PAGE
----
US Senate Committee approves plan for Russian asset confiscation to aid Ukraine

January 25,2024 726
US Senate Committee approves plan for Russian asset confiscation to aid Ukraine

A US Senate Committee has approved a bill to facilitate the confiscation of Russian assets and their transfer to Ukraine for reconstruction, as reported by Reuters. 20 members of the committee supported the decision.

It is the “Rebuilding Economic Prosperity and Opportunity (REPO) for Ukrainians Act”.If it were to pass the full Senate and House of Representatives and be signed into law by President Joe Biden, as expected, the act would pave the way for Washington’s first-ever seizure of central bank assets from a country with which it is not at war,” journalists write. 

Committee representatives are hopeful for a successful consensus on the document. Senator Ben Cardin, the Democratic foreign relations committee chairman, states that the bill enjoys broad support from both Democrats and Republicans in the Senate and the House of Representatives, as well as from the Biden administration.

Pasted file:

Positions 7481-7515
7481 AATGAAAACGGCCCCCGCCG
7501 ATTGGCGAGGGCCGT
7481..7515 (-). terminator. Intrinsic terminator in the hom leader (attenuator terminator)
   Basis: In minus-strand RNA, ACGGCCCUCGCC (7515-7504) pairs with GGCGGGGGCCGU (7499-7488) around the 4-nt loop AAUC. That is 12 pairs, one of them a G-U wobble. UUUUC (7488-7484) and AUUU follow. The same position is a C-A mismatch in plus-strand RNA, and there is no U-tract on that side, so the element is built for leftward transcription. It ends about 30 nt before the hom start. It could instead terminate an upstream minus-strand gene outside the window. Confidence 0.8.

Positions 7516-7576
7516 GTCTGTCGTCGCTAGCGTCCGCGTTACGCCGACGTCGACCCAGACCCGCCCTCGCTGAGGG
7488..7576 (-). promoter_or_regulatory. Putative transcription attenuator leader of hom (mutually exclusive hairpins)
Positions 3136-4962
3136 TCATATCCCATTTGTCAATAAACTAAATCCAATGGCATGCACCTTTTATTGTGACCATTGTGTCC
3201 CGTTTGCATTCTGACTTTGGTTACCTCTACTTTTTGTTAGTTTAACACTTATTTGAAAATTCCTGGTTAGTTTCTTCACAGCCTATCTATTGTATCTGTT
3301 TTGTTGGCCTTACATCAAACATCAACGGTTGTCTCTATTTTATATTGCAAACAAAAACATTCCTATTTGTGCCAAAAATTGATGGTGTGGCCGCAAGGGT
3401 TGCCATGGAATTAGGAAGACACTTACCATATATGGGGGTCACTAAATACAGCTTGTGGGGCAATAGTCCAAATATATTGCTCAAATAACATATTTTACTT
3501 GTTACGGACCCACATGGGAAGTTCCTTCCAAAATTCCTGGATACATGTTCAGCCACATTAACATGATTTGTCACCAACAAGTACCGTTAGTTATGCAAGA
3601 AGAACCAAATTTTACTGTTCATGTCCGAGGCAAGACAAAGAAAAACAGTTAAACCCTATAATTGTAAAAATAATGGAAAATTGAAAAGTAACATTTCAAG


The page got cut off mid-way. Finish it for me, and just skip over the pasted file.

“Ukraine is on the verge of being overrun by Russia if we do not give them the help that they need… and we all know that it will not end with Ukraine,” he said, before the committee voted.

The one “no” vote on the panel came from Republican Senator Rand Paul. The House Foreign Affairs Committee has passed a similar bill.

Cardin hopes that the Senate and the House of Representatives can resolve differences between the two bills.

The EU, United States, Japan and Canada froze some $300 billion of Russian central bank assets in 2022 when Russia invaded Ukraine. Only about $5 billion to $6 billion are in the United States, with most held in Europe, and most of those in Belgium’s Euroclear central securities depositary,Reuters said.

In December, the US proposed to the countries of the G7 to analyze possible ways of confiscating US$300 billion of frozen Russian assets. Ukraine’s partners aim to coordinate the action plan before the second anniversary of Russia’s full-scale invasion.

Cover: Shutterstock

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